At nearly every cattle show I attend with my kids, the judge offers a few extra words of wisdom prior to selecting the grand champion. Our recent trip to the National Western Stock Show in Denver was no different.

My daughter, Kassidy, was fortunate enough to place first or second in her class with her market steer each of the last four years. Those steers have returned to the ring later, to walk across the green carpet in hopes of being named grand or reserve champion. During this year’s show, judge Dave Duello said something I won’t soon forget. Duello said, “Surround yourself with good people and keep dreaming.” 

No matter what you are doing or where you are going, that is true. 

We often wonder if our children hear these wise words, given by folks over microphones. I was pleased to realize Kassidy did listen. She later posted something on social media including the quote.

Showing livestock

I grew up in the livestock industry and have gained so many benefits. I’ve spent wonderful time with my family, learned a strong work ethic, built friendships and have been able to pass this experience on to my children.

The relationships I’ve built have spread all across the country. Some of these friends are still involved in the industry, others have pursued different avenues. Through social media, I have been able to reconnect with friends from my days showing cattle.

A recent conversation with one friend made me realize even more how fortunate we have been to be raised in the livestock show industry. In an email exchange, he wrote this:

 One of my earliest memories happened at a cattle show, when I was just three years old. Mom, Dad and I took a Shorthorn steer to the old Chicago International Livestock Exposition. Now, there was probably no shortage of rooms at Chicago’s inns, but we didn’t stay in them. Instead, we bedded down in sleeping bags on the straw, right next to the steers. I loved every minute of my first show, especially when we won the Shorthorn division.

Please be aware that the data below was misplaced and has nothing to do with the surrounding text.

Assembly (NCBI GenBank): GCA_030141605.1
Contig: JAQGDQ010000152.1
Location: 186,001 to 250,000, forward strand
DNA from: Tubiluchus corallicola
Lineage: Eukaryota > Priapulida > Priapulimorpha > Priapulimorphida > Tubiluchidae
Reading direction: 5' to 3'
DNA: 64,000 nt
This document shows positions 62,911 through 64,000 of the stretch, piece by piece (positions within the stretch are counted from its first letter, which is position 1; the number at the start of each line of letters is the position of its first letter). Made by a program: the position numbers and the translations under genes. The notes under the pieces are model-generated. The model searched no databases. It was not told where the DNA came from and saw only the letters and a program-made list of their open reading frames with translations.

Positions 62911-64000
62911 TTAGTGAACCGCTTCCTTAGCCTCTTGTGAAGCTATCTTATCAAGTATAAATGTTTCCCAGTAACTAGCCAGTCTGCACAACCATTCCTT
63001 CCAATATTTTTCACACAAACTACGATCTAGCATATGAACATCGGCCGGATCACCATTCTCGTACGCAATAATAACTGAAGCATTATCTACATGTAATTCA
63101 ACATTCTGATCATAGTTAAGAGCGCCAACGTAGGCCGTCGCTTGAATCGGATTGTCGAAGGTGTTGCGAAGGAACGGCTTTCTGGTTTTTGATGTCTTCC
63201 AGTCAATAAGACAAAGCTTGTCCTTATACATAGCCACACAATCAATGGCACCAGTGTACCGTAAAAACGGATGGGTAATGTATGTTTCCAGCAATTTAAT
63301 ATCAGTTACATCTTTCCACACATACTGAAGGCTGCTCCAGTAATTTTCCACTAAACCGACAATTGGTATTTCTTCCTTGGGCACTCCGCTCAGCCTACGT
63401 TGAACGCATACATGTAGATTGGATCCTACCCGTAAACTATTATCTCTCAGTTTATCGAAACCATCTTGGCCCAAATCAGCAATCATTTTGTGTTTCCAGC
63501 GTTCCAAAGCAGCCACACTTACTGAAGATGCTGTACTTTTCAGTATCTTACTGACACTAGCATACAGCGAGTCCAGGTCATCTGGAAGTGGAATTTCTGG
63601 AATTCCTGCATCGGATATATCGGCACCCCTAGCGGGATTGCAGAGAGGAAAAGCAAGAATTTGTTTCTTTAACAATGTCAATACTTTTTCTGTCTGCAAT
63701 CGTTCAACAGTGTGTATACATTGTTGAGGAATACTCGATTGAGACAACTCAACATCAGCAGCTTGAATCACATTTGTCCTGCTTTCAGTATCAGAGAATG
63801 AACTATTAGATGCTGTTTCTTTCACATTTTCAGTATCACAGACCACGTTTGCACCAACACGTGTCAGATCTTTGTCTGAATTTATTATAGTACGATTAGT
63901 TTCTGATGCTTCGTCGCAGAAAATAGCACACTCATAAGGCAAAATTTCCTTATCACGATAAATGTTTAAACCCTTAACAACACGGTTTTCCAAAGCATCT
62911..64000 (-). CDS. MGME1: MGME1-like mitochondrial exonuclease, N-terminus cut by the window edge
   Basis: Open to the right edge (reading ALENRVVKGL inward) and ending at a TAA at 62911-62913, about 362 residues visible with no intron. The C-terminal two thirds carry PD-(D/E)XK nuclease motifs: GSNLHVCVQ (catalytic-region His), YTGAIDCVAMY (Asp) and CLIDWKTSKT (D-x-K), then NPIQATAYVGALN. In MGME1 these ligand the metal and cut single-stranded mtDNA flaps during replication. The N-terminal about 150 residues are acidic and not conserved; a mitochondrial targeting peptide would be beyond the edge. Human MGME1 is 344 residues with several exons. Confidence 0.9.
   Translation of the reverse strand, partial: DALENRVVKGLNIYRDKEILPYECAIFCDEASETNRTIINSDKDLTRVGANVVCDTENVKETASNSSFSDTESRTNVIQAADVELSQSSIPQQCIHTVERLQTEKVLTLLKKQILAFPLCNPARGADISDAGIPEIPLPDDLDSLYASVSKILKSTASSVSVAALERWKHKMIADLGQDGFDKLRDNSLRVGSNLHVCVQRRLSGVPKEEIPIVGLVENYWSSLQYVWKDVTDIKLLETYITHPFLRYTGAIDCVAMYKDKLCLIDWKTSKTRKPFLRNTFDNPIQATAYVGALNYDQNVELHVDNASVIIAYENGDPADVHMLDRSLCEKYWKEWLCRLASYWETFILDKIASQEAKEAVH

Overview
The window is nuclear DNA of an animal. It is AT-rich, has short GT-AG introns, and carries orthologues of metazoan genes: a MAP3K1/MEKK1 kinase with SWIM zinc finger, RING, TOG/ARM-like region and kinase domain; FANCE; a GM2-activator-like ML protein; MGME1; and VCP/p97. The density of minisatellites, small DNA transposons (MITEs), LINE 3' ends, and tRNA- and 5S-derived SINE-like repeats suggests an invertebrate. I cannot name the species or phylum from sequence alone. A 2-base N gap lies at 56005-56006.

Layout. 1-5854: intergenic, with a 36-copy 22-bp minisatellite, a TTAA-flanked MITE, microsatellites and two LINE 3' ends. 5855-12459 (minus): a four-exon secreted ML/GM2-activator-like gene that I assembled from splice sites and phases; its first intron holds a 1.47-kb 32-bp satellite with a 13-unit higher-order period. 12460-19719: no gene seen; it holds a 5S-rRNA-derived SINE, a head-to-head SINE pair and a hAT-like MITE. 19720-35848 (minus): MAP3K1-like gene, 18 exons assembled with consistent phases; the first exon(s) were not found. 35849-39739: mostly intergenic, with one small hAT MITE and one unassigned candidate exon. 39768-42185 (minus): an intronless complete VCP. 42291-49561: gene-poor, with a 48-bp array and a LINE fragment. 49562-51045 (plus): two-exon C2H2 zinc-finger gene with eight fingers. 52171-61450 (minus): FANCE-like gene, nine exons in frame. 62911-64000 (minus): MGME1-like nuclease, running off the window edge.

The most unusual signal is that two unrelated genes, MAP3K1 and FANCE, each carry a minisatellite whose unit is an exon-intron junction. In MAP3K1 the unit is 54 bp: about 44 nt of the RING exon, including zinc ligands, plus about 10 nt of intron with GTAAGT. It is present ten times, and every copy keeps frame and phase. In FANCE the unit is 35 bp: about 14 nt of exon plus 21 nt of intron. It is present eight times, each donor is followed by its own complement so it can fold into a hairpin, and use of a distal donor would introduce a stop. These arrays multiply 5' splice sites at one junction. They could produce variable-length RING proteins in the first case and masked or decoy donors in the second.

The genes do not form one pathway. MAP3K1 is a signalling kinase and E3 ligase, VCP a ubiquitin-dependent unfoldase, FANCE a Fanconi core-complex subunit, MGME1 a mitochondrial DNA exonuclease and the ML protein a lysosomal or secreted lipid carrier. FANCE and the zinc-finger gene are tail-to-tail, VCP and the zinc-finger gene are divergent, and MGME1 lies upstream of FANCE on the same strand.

A few years later, when I was seven, I showed a heifer for the first time, placed second in class, and knew I never wanted to stand in second place again. And now, nearly 40 years after leading that heifer in the ring, I still think about showing cattle almost every day – from brushing hair three times a day and showmanship practice at home, to the rush you get from entering the ring, and the euphoria when the judge slaps your steer, to the lifelong friendships we built outside the ring. 

And the good news is, life doesn't end because you turn 18 and stop showing livestock. The lessons learned on a farm and showing livestock can make you an incredibly disciplined, goal-oriented and successful person beyond your wildest dreams.

So my advice to young people today who love showing cattle would be: 1) Appreciate the opportunity your parents, grandparents and others are giving you and the sacrifices they're making, 2) Never take a moment for granted. Prepare to win by working the extra hours with your animals, and enjoy every second at the shows with your animals, and 3) When you get home, reflect often on what you've learned, and what you can do better. There is always room for improvement. 

Another great memory: I was once showing a steer at a county fairgrounds, indoors, on one of the hottest summer days I can remember. A huge American flag hung from the rafters, and the judge was our friend Gene Doran. During his remarks, Gene said, “I want everyone to look up at that American flag, and remember that we live in the greatest country in the world. All you boys and girls out here – when you leave, give your parents a hug and tell them thanks. There is no greater activity youth can be involved in than with livestock.” 

The sweat rolling down my face mixed with more than a few tears, which I quickly tried to wipe away. But I’m sure Gene saw them as he walked over and shook my hand. 

Thank you, Matt Carrothers. To hear those words from a long-time friend who has been away from the industry for quite a few years is confirmation enough for me that the livestock industry is where I want to be and where I want my kids to grow up. I can thank my family and the people with whom I showed for that. 

Never forget where your roots are, where you learned how to solve problems, work hard and build relationships. It pays off  in the classroom, in athletics, in work and other activities. And remember to thank those who helped get you there.

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